[Standards-JIG] privacy2 anti-SPIM proto-JEP

Tomasz Sterna tomasz.sterna at gmail.com
Mon Aug 29 21:47:16 UTC 2005

2005/8/29, Bart van Bragt <jabber at vanbragt.com>:
> > As soon as they message your bot for help (and add it to corespondents
> > list) or add it to roster, they poke a hole in the spimfilter and
> > allow messages from your bot. :-)
> Which is why I said:
> "Asking users to manually add my bot to their privacy (white)list
> doesn't sound very appealing to me."

And I was saying about sending messages and adding users to roster.
This isn't rocket science - it's a standard way of using an IM client
and every user is doing it every day.

Editing privacy or white list isn't a usual course of run and I would
also strongly avoid it.

Instead of putting a webpage with a "Enter your JID" form, one puts a
page "Just send 'subscribe' message to bot at myser.ver"

My feeling is that's even lower learning curve for average user.
I've met a lot "What is a JID???" people, but none that does not know
how to add a new buddy to contact list and send him "Hi."

> I'd rather have that then designing something quickly and ending up with
> a network that's a lot pleasant than it used to be.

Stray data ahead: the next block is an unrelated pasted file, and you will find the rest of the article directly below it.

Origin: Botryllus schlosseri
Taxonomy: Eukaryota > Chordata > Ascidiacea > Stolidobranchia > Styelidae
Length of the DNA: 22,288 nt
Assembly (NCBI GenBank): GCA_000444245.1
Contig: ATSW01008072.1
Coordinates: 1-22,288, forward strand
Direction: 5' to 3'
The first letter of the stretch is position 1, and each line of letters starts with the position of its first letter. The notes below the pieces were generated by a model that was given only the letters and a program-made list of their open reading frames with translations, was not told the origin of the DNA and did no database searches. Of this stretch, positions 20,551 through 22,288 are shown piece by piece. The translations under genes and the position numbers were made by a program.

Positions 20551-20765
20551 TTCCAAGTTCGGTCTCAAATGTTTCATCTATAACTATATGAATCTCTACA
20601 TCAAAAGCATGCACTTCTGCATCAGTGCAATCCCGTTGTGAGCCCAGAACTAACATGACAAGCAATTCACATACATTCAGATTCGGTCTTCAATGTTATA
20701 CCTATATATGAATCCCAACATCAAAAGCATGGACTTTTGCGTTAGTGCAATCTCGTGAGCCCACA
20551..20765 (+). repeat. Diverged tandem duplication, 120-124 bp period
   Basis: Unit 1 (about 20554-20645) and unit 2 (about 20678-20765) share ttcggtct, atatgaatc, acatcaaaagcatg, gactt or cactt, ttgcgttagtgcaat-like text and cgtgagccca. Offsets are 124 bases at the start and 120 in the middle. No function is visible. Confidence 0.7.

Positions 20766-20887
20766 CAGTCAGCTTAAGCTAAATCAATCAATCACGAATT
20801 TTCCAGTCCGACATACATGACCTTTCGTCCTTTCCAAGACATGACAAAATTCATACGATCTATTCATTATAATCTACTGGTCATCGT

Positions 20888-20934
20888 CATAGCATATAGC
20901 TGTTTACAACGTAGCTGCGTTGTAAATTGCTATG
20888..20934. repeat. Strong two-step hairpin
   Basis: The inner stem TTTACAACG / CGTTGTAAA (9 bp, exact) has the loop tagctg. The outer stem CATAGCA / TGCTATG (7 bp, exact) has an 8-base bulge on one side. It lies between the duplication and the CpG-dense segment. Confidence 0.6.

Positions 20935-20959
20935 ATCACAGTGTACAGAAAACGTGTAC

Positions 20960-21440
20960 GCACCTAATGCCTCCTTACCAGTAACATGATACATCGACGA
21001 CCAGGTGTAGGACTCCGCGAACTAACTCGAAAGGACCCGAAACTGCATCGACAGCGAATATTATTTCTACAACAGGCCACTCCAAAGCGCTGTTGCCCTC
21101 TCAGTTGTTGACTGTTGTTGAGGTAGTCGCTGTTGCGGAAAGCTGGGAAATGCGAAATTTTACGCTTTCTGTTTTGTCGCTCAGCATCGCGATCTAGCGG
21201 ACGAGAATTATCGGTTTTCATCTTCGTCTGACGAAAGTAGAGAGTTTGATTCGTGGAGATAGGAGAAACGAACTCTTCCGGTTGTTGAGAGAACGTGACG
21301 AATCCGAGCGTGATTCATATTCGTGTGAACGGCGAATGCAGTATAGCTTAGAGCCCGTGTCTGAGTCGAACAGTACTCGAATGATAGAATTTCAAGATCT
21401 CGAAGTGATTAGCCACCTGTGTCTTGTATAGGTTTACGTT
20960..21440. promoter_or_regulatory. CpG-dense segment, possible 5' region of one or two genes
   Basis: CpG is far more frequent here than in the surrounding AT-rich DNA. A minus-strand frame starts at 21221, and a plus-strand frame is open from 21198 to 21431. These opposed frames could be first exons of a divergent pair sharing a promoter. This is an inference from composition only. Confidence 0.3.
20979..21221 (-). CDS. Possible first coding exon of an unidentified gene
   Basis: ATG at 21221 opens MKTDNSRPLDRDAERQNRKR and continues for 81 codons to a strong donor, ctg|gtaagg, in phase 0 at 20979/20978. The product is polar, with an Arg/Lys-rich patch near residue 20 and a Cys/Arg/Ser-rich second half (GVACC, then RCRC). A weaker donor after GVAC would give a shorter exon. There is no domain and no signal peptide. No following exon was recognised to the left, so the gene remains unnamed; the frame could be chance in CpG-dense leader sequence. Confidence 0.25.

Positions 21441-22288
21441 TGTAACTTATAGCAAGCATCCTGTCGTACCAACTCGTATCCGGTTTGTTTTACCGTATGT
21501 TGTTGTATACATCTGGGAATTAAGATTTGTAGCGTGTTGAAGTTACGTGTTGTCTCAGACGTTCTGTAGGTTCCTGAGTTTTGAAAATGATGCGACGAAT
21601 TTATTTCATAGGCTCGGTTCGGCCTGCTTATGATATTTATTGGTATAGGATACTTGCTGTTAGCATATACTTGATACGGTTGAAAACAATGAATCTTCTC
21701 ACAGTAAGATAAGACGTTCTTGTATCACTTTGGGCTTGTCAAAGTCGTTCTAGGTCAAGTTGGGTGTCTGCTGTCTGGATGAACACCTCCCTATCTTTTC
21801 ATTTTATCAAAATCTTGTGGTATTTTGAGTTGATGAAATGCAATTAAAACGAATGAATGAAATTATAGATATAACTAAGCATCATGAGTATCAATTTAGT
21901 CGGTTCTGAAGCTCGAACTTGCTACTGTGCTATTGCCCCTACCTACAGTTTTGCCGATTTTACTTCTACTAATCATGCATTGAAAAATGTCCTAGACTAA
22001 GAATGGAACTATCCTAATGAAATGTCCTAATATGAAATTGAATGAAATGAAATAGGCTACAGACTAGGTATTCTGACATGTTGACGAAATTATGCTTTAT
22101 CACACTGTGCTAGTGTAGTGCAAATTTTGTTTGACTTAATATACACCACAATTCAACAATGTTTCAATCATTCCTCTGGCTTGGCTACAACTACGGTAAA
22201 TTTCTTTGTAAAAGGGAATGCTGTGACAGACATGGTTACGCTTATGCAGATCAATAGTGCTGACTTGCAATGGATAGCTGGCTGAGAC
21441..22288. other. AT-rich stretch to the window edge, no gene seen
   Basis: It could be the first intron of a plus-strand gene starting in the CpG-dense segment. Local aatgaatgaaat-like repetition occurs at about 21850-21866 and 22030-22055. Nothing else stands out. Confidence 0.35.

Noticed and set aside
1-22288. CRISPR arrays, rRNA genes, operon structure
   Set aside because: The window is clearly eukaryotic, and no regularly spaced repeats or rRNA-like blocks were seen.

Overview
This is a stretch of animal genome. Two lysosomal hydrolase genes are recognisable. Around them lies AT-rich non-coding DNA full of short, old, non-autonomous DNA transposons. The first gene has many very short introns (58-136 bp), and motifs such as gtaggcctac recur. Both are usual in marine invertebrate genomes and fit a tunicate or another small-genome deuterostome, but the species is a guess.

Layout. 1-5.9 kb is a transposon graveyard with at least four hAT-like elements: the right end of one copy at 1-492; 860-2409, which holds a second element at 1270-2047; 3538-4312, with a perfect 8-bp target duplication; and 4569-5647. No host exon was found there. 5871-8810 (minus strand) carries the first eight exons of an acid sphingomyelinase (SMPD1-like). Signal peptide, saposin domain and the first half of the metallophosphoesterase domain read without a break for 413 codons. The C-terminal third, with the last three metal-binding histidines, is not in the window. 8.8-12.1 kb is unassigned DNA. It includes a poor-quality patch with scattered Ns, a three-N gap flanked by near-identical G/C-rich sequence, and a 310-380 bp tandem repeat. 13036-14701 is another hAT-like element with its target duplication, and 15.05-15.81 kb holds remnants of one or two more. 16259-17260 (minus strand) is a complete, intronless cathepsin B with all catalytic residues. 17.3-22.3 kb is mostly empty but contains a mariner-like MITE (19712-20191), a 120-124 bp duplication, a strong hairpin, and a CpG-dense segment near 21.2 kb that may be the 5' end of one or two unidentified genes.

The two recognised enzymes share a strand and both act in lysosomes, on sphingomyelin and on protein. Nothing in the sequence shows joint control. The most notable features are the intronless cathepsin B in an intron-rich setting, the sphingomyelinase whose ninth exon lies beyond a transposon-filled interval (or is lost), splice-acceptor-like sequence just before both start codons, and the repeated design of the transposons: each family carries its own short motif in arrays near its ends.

That's the neverending battle of making things "good enough" or "correct".
GNU/HURD didn't make out of lab yet and we are using GNU/Linux on
production sites in the very moment.

> Another thought that came to mind. memberbot at jabber.org contacts me, my
> server (vanbragt.com) knows jabber.org (they have been in kindergarten
> together) and asks if memberbot is a good net citizen.

The problem here is that you need to trust the sender's server.
And the SPIMmer server will gladly lie to you that his bots are good
net citizens.

We are back to the whitelist problem.

What I don't like with the centrally managed solution is that:
- it needs manpower to maintain it
  if we really are inclined to conquer the world the burden will be so
much, that the service will be paid, thus reducing the openess of XMPP
network and splitting it to "even and evener" servers (isn't that the
closed federation of commercial servers we're trying to avoid?)
  there also is a project of making an XMPP router a central point of
message exchange for every desktop PC
- it needs manpower to maintain it at the server
  lists appear and vanish, change addreses, are abused etc.

I have a strong feeling we do not really need these all.


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